The communication allure of enterprises in the web
In the works of imagination – as we know – it’s easy to find accurate predictions about our life evolution associated with that of technologies.
Even forgetting the great amount of existing literature on the topic, it’s sufficient to take some works elaborated by advertising, as an Italian newspaper just showed us, recalling the advertising campaign “You will” launched by AT&T in 1993 – the campaign, created by N.W. Ayer & Partners and directed by the gifted David Fincher, displays AT&T’s next commercial projects.
In the early nineties of XX century internet was practically a niche phenomenon being its users between 0 and 1% of worldwide population but, evidently, marketing people of telco companies saw the huge potentiality that a deep diffusion of networked digital technologies could bring in terms of information and communication applications.
To sum up, in each worldwide country telco companies had a relevant position having developed telecommunication network in a regime of natural monopoly in order to support the needs of interactions from distant locations in their communities – in particular, their most important and profitable service was absolutely the telephony so that they are also universally identified as phone companies.
Hence, having a strong feeling due to its leadership in the field, AT&T launched the heart beyond the obstacles announcing its ipertrophic challenge as the next provider of a series of high-tech innovative services.
So, in the advertising campaign “You will” is possible to see how works:
- Grocery checkout machines that would process an entire cart at a time without the groceries needing to be removed;
- Intelligent personal assistants (“Have you ever had an assistant who lived in your computer?”);
- Videoconferencing (“Have you ever shown up for a meeting in your bare feet?”);
- GPS navigation systems with automatic rerouting based on live traffic (“Have you ever crossed the country without stopping to ask directions?”);
- Wi-Fi/WAN, tablet computing and portable pen computing (“Have you ever sent a fax from the beach?”);
- Smartwatches (“[Have you ever] gotten a phone call, on your wrist?”);
- Self-service kiosks (“Have you ever renewed your drivers license at a cash machine?”);
- Real-time online collaboration, envisioned as two students teaching each other their native languages over videophone (“Have you ever studied with a classmate thousands of miles away?”) and, in a separate ad, as a father reading a bed-time story to his child remotely, while they both view the same page of the story on their individual laptops;
- Online libraries (“Have you ever borrowed a book, thousands of miles away?”);
- Electronic toll collection (“Have you ever paid a toll without slowing down?”);
- Video on demand (“Have you ever watched the movie you wanted to, when you wanted to?”);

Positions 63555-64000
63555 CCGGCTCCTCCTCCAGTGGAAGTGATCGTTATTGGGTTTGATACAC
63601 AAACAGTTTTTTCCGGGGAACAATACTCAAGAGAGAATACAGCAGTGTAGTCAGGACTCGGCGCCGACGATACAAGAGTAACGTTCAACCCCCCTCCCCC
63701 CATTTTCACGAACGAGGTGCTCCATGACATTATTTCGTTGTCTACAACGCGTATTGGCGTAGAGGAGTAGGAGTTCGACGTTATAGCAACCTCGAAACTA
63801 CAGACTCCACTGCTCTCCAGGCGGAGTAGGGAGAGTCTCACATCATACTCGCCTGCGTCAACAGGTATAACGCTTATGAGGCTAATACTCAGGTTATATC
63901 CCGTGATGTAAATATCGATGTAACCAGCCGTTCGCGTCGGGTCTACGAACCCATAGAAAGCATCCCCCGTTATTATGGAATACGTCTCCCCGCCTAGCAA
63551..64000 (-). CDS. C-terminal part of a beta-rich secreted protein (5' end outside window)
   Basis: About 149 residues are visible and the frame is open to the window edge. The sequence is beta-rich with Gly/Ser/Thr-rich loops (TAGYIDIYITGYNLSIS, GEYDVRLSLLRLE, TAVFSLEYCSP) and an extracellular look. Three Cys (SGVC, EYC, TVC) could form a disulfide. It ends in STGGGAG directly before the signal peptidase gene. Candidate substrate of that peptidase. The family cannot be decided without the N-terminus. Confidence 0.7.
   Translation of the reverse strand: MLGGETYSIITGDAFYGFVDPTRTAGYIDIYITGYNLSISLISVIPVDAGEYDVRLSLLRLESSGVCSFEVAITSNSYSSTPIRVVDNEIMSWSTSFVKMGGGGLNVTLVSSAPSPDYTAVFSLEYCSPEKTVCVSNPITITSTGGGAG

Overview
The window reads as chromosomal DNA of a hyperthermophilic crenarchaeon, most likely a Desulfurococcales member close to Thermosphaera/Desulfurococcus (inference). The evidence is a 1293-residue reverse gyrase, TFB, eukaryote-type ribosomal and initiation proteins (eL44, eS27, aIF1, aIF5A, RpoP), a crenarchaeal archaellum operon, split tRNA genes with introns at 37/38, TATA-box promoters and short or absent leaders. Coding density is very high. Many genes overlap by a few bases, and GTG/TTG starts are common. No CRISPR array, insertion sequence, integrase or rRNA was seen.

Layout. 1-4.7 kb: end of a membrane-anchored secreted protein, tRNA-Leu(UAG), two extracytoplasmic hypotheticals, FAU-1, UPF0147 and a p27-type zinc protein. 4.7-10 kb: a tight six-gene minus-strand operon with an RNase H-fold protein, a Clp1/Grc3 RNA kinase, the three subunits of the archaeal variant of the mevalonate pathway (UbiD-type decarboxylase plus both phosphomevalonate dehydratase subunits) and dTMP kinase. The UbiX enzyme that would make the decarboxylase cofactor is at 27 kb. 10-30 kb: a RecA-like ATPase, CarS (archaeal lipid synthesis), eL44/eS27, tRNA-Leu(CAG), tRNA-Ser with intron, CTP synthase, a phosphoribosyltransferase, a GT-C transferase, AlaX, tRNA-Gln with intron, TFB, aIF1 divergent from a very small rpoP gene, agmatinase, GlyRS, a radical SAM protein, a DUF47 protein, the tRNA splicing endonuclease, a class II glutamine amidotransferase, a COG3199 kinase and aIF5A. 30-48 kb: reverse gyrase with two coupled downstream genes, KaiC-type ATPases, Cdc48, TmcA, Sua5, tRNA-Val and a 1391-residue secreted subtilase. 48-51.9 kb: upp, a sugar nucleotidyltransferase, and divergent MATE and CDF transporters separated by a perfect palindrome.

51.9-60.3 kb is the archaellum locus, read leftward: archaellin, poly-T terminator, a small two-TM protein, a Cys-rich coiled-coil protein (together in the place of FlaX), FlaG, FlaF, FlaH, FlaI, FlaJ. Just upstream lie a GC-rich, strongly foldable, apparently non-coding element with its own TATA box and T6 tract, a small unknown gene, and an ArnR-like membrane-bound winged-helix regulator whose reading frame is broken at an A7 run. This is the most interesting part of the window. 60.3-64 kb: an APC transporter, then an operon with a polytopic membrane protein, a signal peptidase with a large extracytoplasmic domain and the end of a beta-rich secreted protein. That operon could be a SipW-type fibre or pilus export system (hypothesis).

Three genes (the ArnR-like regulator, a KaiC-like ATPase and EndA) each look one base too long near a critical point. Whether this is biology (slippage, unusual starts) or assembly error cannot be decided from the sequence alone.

- A combination of video conferencing, speech recognition, and translation software (“[Have you ever] conducted business in a language you don’t understand?”);
- Home automation (“[Have you ever] kept an eye on your home when you’re not at home?”) which is accessed in the ad via what resembles a touchscreen smartphone;
- Distance learning (“[Have you ever] learned special things, from faraway places”?) as a student learns the history of jazz via video conference with his teacher. [from Wikepedia]
The unfulfilled promises
Indeed, AT&T’s promises were very generous but – as noted by many people – there was only one flaw, to have not been able to provide almost none of the commercial services advertised – products left, at most, as prototypal versions in their secret laboratories.
It wasn’t only an AT&T’s issue but this evident inability – after around 30 years from ads – to offer as their own services and products the applications and devices billions of people using today on internet is a common problem for all telephone companies in the world.
Despite the available time and financial capitals, this kind of enterprises – as all players that are the absolute actors of a particular sector– do not be able to change pretty fast their organizative and industrial culture to tune up with the new spirit of time – meaning, the deregulamentation policy of telecommunication services, with the lost of monopolistic advantages, and the onset of new techno-economic and socio-cultural dynamics generated by internet phenomenon.
An explainer factor behind this kind of failure is the weak risk culture along with the will to protect the present profitability – normally based on a total control of productive and commercial lines in their industry – and the fact that all the management, whose duty should be to define a new company’s mission capable to face the new challenges, has a reward system based on short-term objectives.
Although the fear that innovations are going, in a futurible horizon, to undermine and unseat their power, every action substracting already now part of profit is lived as an economical menace much more concrete – it’s true at personal level, but also at the company level when enterprise health is now valuated every quarter influencing immediately its share performance on the stock exchange.
This quite conservative behaviour works as an obstacle for the renewal of enterprise processes – the revision of marketing plans, researching and hiring of new professional skills, refocusing of company culture, review of reward systems, etc. – all passages needed to face a so huge phenomenon as the convergence – in a deregulamented market – of products and services created by the intersection of industries before separated as those of Information Technology, telecommunication and media.
The communicative downsizing